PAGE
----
|System: PC, PSP||Review Rating Legend|
|Dev: Nemesys||1.0 - 1.9 = Avoid||4.0 - 4.4 = Great|
|Pub: Nemesys||2.0 - 2.4 = Poor||4.5 - 4.9 = Must Buy|
|Release: Apr. 14, 2010||2.5 - 2.9 = Average||5.0 = The Best|
|Players: 1||3.0 - 3.4 = Fair|
|ESRB Rating: Everyone||3.5 - 3.9 = Good|
In terms of presentation, Fortix won't wow anyone. It's a visually simple game made of static backgrounds with a few basic, cartoonish animated elements. Even the menu screens are basic, with only a handful of options to choose from. The sound is similarly unmemorable, made up of a rather generic score and some simple sound effects, and the only real options are how loud you want them to be. Still, this isn't a game that really relies on graphics or audio - it's about the gameplay, plain and simple.
On the lower difficulty settings, Fortix definitely lives up to the "causal" game tag. You can easily finish most levels with the same strategy - building a barrier piece by piece down the middle of the screen that ultimately will earn you half the real estate on the map, then going back and cleaning up anything your massive land grab didn't envelop. But as you increase the difficulty settings, Fortix begins to offer up more challenge. Towers fire more quickly and more often, and dragon movement gets harder to predict. The highest difficulty setting is legitimately challenging - not only are your enemies lightning-fast, you also receive fewer lives. The wide range in difficulty settings makes for a game that should please players of all skill levels.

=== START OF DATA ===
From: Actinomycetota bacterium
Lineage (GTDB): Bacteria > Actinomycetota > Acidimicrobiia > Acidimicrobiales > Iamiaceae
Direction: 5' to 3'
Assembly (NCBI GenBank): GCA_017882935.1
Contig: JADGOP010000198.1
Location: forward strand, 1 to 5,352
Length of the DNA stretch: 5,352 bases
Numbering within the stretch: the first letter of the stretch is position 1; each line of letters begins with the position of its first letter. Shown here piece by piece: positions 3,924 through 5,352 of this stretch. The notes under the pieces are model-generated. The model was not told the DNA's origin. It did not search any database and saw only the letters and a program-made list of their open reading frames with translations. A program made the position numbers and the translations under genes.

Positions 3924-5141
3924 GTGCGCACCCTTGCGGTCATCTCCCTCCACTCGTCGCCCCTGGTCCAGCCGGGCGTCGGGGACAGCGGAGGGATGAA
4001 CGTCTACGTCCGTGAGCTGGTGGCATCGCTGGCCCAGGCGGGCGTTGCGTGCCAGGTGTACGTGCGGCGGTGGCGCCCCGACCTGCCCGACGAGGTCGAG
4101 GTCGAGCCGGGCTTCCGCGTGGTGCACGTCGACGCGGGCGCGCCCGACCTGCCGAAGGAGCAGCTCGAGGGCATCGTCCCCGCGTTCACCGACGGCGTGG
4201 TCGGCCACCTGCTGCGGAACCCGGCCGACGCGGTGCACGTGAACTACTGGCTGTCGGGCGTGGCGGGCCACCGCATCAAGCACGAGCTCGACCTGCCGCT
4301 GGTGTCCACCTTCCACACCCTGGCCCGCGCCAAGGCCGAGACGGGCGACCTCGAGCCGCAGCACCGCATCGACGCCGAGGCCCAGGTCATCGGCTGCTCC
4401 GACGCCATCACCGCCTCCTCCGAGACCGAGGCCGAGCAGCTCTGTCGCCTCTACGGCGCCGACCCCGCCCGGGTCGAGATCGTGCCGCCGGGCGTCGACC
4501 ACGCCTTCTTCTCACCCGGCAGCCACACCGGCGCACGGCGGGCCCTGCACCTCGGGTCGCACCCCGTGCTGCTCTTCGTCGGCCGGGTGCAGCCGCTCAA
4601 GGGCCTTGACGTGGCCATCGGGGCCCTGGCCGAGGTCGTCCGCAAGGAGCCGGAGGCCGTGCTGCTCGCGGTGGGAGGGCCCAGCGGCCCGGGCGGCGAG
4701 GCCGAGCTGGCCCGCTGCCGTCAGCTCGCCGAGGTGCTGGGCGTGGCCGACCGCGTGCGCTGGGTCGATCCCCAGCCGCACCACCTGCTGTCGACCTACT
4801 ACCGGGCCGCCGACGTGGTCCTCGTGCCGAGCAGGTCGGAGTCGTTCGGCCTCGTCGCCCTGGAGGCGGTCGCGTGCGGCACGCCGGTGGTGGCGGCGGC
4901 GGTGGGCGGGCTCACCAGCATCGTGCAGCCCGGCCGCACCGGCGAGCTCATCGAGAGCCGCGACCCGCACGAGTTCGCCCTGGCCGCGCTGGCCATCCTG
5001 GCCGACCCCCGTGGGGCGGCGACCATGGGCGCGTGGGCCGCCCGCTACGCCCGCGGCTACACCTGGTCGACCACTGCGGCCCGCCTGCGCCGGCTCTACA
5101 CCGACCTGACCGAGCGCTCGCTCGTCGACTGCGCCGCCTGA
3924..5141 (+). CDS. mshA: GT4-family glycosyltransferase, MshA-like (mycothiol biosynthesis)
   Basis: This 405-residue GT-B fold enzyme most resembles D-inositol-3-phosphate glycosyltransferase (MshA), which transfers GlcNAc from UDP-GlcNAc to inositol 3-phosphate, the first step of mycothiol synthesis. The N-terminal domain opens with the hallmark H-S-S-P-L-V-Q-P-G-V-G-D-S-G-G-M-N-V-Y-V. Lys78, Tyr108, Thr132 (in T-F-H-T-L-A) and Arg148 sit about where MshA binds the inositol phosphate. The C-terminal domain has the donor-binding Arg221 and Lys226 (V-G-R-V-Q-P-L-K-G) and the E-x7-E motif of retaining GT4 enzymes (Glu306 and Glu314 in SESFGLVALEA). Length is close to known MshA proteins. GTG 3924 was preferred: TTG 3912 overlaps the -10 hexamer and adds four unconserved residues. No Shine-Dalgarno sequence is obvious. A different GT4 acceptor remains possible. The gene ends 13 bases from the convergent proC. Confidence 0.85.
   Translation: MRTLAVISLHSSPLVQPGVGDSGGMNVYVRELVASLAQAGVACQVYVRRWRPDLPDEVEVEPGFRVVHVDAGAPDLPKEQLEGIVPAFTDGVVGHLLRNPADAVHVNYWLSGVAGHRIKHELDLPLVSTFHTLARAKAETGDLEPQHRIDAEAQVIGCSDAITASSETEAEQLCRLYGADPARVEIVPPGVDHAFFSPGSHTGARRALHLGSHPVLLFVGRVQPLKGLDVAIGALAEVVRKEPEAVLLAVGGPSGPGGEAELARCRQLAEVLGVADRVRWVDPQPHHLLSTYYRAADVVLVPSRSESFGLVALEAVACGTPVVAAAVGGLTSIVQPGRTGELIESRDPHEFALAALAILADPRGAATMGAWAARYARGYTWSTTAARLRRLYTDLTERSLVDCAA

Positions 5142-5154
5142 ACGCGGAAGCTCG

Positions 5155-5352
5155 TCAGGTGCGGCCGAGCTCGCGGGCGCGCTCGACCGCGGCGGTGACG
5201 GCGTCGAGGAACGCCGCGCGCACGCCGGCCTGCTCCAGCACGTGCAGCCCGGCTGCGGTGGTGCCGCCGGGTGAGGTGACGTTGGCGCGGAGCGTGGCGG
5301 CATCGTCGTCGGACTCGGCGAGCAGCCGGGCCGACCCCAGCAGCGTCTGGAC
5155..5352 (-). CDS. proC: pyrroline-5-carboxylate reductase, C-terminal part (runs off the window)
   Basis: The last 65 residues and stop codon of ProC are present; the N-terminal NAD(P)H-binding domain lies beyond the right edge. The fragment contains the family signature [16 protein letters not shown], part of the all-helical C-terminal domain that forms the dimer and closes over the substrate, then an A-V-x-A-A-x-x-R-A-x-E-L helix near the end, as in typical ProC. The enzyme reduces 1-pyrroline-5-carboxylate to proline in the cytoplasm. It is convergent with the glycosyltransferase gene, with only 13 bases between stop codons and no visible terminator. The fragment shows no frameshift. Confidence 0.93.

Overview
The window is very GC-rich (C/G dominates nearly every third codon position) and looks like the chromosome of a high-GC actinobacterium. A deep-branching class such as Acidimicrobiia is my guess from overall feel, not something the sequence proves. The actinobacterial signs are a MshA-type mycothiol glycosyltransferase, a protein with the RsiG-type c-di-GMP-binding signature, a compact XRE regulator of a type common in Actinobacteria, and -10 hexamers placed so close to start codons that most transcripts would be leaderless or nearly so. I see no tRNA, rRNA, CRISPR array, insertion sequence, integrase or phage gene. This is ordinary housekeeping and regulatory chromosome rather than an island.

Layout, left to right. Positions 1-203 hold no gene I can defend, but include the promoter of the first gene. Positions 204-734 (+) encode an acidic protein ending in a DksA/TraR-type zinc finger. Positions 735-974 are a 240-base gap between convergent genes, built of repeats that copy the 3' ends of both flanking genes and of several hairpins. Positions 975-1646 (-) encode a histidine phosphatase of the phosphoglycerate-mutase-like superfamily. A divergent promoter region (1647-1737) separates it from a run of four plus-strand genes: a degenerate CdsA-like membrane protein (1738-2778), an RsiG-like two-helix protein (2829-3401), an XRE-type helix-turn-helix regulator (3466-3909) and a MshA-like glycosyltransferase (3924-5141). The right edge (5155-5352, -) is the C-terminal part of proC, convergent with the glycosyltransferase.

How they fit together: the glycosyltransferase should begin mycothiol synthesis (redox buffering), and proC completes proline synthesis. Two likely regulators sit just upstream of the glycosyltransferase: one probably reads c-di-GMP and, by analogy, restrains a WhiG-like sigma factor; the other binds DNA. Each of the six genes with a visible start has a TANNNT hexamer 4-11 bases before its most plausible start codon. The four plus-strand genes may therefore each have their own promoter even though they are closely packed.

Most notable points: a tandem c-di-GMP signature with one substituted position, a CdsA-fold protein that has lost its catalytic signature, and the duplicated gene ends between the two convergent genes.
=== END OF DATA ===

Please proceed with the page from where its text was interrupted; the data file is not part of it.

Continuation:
Overall, Fortix is a game that's fun, easy to understand, and scalable for all players. Whether you choose the keyboard or mouse control options (which you can switch between on the fly), it's a game you can play with one hand. As such, it's easy to recommend to gamers looking for something solid and simple.
Leaderboards and achievements offer up some additional content for those gamers looking for bragging rights, but overall Fortix isn't a game for the truly hardcore. It's a nice little diversion, one that adds a decent twist to an old classic arcade game. Sometimes being a reasonable time-waster is all that a game needs to accomplish.
J. Matthew Zoss
CCC Freelance Writer